Sunday, February 23, 2014


Nothing like looking through some old posts and then realizing I have broken off yet another attempt at writing. Apparently, I started a "Write 300 words" each day, and then up the word count by one each day. Two years later... I'm on post 7 or 8! Whoop!

I could write 300 (307) words about a lot of things, but if I know myself, I want to go the easiest route, and that subject today is teaching. Not just teaching, but a conversation I had with a father at ultimate frisbee practice today. I attended a masters and grandmasters practice/pickup game this morning, and it was a lot of fun. It wasn't only fun because I was younger than everyone there (masters you have to be 33 and grandmasters you have to be 40), and actually made some plays on defense, it was mostly fun for the community. I ran into a few friends from Tacoma ultimate, and a few other guys who have been around for a long time playing in Seattle.

A new guy (well, new to me) and I talked after playing ultimate for a few hours about education. He has a son who is in 6th grade, and just finished the APP program that's interim location is the same location my school is moving to next year. I had some questions for him about logistics of that move, but to make a long conversation short, the discussion turned into an APP discussion.

He was very happy with his son's progress through the APP curriculum, and as a sixth grader he is now taking algebra (which is normally a 9th grade class).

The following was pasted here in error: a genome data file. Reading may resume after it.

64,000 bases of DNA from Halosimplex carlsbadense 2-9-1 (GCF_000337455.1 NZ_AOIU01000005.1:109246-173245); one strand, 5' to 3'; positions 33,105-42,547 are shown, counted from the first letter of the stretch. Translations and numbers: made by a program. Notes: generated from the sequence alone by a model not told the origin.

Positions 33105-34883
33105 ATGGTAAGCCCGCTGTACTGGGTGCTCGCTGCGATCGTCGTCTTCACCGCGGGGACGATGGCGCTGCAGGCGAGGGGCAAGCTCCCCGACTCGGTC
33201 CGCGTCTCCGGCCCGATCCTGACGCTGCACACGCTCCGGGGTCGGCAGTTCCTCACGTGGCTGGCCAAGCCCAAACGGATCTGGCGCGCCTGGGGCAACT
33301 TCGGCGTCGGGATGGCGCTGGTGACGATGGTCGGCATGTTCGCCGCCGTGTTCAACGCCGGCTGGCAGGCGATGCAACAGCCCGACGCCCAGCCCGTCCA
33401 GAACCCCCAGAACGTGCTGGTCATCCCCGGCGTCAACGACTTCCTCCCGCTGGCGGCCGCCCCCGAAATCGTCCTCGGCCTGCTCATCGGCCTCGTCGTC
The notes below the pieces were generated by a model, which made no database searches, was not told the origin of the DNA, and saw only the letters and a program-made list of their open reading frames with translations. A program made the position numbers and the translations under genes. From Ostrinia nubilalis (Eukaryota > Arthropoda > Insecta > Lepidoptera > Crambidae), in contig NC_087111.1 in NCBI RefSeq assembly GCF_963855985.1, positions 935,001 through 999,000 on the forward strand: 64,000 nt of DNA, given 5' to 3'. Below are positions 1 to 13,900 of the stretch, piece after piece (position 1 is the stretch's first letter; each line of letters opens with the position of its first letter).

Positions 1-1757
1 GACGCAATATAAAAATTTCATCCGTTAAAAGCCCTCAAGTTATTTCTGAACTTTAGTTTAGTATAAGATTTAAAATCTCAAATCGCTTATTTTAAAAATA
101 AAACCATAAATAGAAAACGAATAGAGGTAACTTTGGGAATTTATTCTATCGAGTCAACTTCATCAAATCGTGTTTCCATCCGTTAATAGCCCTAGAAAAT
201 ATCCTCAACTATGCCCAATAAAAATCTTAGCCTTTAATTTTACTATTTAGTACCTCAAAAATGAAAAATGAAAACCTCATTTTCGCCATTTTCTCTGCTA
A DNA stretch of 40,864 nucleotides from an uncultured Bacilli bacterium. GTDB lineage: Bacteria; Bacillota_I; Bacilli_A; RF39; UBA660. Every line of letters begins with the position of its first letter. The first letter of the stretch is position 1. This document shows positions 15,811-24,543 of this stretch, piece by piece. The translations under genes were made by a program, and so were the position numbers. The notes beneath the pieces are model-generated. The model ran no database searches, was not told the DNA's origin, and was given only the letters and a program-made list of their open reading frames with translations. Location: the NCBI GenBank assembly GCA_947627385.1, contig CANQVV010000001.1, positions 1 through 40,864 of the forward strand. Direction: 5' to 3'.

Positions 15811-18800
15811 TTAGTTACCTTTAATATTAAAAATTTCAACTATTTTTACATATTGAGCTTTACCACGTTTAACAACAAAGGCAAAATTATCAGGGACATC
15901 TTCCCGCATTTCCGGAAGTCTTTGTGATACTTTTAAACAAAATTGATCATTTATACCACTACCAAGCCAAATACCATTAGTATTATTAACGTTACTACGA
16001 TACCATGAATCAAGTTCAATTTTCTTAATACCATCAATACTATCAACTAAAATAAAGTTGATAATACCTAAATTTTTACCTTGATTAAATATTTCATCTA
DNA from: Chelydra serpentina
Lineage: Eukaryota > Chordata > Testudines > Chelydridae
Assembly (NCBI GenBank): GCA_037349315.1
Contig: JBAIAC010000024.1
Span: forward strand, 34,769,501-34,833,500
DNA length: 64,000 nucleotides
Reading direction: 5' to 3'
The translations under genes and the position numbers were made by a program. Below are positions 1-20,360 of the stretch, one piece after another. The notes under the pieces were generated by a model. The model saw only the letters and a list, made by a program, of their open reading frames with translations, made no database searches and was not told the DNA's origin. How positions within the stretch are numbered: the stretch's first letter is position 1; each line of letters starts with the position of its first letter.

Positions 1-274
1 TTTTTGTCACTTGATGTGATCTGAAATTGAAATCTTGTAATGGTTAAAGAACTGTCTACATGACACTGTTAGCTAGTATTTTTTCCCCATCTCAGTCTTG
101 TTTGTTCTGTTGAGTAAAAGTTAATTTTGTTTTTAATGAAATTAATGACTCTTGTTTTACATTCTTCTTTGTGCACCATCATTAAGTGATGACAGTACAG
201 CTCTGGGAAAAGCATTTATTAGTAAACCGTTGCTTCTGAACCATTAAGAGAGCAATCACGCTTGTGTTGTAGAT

As a teacher at a title 1 school, I have mixed feelings about APP programs.

great for challenging kids
good for putting kids in situations where their entire existence is "the smart kid" in a regular-paced classroom

A very homogeneous group. The kids are all smart, and the vast majority are white kids of privilege.
I wonder how these kids interact with students and people later in their schooling and life, can they act appropriately and respectfully around students in a regular paced class? What about people with learning disabilities?

I don't mean to group all APP students into one basket, I know there are plenty of differences between individuals within the program, but it seems like education and learning really isn't going to be difficult for this group of students, so instead of challenging them with harder classes and at a faster pace, why not put the primary focus on team work and building social skills and leadership?

PS: it is okay to go over 307 words!

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